Haere mai again

Visit New Zealand: Though I realize that most readers will not have an opportunity to visit this land of diverse scenic vistas and wonderfully friendly citizens, I would be remiss not at least to make the recommendation. NZ is a favorite country of mine, having been there six times. In the early 80's I lived there for a year. There are many recommendations to make, but space is limited. Consequently, I will limit them to a special few.

  • Places to stay: I stayed at some fine establishments on this trip but will only focus on two. The Auckland Hilton has a worldwide reputation for elegance and excellent service. The rooms are spacious and being located on the waterfront adds to the overall ambiance and views. Though the rate is expensive, the strength of the U.S. dollar helps bring the pricing into an affordable rate, especially when compare to similar hotels within the U.S. The second, The Palazzo Motor Lodge, was a wonderful surprise. This new facility located in the Kiwi resort community of Nelson on the South Island is an excellent value with real class. The elegant rooms allow plenty of space to stretch out and relax. Owners and hosts Bob and Kiara do everything possible to make your stay is an enjoyable one. I could not have been more pleased with this visit.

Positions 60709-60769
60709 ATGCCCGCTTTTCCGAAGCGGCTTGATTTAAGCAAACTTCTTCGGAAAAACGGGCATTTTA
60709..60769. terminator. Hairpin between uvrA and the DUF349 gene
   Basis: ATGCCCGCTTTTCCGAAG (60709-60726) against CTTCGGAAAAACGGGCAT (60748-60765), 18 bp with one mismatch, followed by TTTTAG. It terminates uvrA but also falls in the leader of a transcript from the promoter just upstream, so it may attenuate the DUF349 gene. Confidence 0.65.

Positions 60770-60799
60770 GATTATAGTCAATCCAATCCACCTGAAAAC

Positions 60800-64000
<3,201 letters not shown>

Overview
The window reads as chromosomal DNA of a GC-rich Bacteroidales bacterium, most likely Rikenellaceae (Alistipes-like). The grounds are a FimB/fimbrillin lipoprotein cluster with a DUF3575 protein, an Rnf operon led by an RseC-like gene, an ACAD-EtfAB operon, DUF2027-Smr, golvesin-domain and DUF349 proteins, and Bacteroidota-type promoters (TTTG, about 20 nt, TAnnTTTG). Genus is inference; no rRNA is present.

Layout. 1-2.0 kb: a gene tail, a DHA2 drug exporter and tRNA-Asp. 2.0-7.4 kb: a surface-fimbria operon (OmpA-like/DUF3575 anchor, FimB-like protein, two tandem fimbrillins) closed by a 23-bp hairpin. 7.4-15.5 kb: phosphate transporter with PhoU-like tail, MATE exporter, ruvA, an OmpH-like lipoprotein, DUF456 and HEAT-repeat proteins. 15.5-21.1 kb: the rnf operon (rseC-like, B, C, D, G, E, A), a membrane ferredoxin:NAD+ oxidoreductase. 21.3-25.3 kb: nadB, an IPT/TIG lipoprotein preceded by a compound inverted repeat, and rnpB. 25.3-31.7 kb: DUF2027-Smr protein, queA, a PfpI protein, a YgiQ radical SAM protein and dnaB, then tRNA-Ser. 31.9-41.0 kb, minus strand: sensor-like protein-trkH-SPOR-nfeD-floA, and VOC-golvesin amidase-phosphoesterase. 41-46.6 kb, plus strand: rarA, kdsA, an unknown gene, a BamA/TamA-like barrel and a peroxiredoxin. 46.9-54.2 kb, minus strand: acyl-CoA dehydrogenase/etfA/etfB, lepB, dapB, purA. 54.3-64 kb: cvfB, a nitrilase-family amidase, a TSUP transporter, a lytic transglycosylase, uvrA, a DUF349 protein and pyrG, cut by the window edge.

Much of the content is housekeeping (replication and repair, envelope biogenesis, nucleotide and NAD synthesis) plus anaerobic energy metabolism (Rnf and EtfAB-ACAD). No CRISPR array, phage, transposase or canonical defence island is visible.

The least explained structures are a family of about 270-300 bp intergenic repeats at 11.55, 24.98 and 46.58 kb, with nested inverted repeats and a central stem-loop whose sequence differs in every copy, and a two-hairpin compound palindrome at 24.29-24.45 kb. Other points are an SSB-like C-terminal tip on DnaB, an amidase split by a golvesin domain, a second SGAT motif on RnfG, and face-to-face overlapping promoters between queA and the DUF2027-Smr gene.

• Restaurants: Over the years the quality of NZ restaurants have continued to improve. For use of fresh ingredients and creative menus, they are excellent. I will mention five, from gourmet to carryout. The White Restaurant in the Auckland Hilton is very upscale, serving delectable food. The breakfast buffet is one of the best I have ever had the pleasure to enjoy. On a less grand scale is the Soho Restaurant located at 59 The Strand (07 577 0577) in the resort city of Tauranga. Expect fine provincial cuisine served by a friendly staff. This was my second visit there, having recommended the restaurant in my first book. I was pleased to see that the standards are still high. The Soho is a fine place to enjoy leisurely dining. At our request on the final night, friends Barry and Lyn suggested the Monsoon Asian Kitchen at 165 The Square in Palmerston North. What an evening of feasting we had! A young couple Jacky Deng and Amy Zhou operate this first-rate establishment. The four of us enjoyed a scrumptious five course dinner, including four entrees, for less than $57 U.S. You are also allowed to bring your own wine, which is another plus. When in the Marlborough region of the South Island, enjoy lunch or dinner at the Allan Scott Winery. The setting is picturesque, the menu creative, and the food delicious. The final suggestion is for carryout, Milton Street Fish and Chips in Nelson. Ask almost anyone, other than another tourist, and they can tell you how to get there. All I will say is "Umm!"